My prejudice–and that’s what it is–against comment threads goes back to the pre-blogospheric era, when internet political chat was dominated by what we now call “freepers.” I used to do a regular column for an e-zine called IntellectualCapital that posted comments after every article. It didn’t matter what I wrote about; within two comments the threads invariably degenerated into an intra-libertarian food fight over slavery-as-a-contract or privatizing the sidewalks or Ayn Rand’s Epistle to the Californians, or whatever. Within a few months, I just stopped reading them altogether.
Obviously today’s blogs, especially those of the left and center-left, are very different, but I try to read other blogs’ comments, and in many cases, they, too, quickly morph beyond the topic at hand into intramural fights and insults and arcana. Does all this stuff (much of it, I suspect, written by people with their own blogs) serve a public service? Sure, no question about it. Does every blog have to function as a public utility? I dunno. Maybe David Brooks was right when he proposed a “Gresham’s Law of Punditry,” whereby the more people who are talking, the more there is to say. But there are hardly that many limits on talk in the blogosphere.
And then, of course, there is the “troll” problem with comment hosting–the tendency of people–sometimes a lot of people–to come into the conversation merely to throw bricks. I gather from reading blogs like Kos that this is a constant headache, and that there are very complicated steps they take to cut down on it (as a self-administered blog, NewDonkey is ignorant and incapable of such counter-measures).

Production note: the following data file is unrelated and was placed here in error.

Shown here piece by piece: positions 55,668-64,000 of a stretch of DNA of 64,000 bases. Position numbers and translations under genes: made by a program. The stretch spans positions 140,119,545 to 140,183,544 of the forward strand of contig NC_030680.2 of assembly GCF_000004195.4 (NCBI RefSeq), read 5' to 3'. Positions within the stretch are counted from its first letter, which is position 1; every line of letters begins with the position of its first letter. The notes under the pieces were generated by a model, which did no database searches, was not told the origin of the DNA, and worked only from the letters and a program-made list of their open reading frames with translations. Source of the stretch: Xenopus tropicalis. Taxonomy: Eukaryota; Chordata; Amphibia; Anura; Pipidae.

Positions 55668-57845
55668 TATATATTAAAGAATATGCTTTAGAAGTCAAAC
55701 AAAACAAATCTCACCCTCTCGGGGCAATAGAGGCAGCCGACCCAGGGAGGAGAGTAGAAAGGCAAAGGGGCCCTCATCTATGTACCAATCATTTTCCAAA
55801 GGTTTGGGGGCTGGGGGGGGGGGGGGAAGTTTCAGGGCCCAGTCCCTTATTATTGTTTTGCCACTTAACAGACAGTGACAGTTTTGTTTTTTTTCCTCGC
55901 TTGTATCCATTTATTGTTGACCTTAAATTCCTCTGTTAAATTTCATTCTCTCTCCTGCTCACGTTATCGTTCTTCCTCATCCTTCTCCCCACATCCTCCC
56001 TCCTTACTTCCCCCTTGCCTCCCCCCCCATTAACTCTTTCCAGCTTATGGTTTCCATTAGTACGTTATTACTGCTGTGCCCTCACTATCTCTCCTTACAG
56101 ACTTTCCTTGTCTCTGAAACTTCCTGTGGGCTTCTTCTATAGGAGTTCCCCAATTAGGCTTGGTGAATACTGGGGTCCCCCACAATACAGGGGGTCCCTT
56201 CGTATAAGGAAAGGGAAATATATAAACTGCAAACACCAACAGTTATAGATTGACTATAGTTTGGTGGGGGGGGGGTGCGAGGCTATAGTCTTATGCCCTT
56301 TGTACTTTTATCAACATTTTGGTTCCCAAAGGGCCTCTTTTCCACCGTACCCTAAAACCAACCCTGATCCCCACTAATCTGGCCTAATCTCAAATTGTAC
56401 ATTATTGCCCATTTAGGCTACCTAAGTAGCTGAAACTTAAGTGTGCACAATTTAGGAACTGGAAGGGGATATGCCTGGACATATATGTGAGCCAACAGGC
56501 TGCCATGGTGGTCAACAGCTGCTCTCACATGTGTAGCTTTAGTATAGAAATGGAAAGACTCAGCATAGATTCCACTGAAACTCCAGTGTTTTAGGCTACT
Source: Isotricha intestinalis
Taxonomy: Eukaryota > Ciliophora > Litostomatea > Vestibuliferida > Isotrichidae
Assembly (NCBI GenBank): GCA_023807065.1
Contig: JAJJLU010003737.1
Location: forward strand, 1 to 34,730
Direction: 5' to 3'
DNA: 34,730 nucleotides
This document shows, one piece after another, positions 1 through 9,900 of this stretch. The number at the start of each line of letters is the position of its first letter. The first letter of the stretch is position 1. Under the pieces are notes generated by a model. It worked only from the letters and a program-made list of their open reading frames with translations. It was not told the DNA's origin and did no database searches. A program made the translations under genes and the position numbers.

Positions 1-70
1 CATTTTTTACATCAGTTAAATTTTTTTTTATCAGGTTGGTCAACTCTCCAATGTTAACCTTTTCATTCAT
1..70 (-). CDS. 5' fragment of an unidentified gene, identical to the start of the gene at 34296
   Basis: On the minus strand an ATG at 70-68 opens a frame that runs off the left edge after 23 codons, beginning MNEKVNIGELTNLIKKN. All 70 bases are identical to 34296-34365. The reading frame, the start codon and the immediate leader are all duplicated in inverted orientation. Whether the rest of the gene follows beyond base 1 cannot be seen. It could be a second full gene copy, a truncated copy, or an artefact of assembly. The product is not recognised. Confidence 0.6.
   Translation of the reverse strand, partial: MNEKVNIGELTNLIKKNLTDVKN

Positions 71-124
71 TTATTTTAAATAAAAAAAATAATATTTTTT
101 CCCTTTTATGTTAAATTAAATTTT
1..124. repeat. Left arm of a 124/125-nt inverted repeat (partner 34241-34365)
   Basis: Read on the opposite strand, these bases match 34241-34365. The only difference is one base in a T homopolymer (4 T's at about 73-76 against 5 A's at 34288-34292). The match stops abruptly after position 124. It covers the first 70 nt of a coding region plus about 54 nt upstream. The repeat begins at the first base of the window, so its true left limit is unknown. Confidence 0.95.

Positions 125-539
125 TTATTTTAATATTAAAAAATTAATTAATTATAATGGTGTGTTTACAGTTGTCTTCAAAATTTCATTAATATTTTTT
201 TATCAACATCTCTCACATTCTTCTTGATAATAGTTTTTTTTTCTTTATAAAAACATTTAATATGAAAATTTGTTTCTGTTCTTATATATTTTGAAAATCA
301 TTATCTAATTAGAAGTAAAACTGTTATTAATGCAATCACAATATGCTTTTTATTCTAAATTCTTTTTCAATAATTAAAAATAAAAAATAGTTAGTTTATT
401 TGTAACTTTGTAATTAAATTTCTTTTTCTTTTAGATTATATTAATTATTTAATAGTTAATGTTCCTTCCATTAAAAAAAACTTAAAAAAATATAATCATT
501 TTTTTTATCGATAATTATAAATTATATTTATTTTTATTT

But I do know this: there are a lot of extremely opinionated, angry people out there, on both the political Left and Right, who really hate the DLC and probably hate me; the former think we are orchestrating a Corporate Conspiracy to Create A One-Party State, while the latter think we are crypto-Marxists who are repackaging State Socialism and Baby-Killing for the middle-class (all these critics share a powerful disinclination to read what we actually say, and a hilarious belief that we exercise huge, occult power behind the scenes as a sort of Centrist Opus Dei). Do I want to publicize these ignorant and insulting views? Hell, no. Does this mean I am trying to “stifle dissent” or hide the fact that a lot of people don’t like what I say, or more often, who they think I am? No, I’m telling you about it right now.
As for the “self-correcting” function of comment hosting: when it comes to factual errors, I hope anybody who catches me in one will email me, and if their argument has merit, I will correct the post by editing if it’s a typo or minor error or an update if it’s more serious. If you inform me of an error and I don’t react, then by all means, blast my ass on your own blog or on the comment thread of somebody else’s, and it’s as likely to get noticed as a comment buried at the bottom of some thread on NewDonkey.
Believe me, I know I could get more traffic and props if I turned this thing into a wide-open forum, or posted like a rat in heat. But I ain’t got the time, and don’t have the stamina to do much more than trying to say something every day or so that some of you might find interesting and different from the billions of words out there each hour. And the blogosphere, despite the well-meaning efforts of some to impose order on it, is nothing if it can’t accomodate that.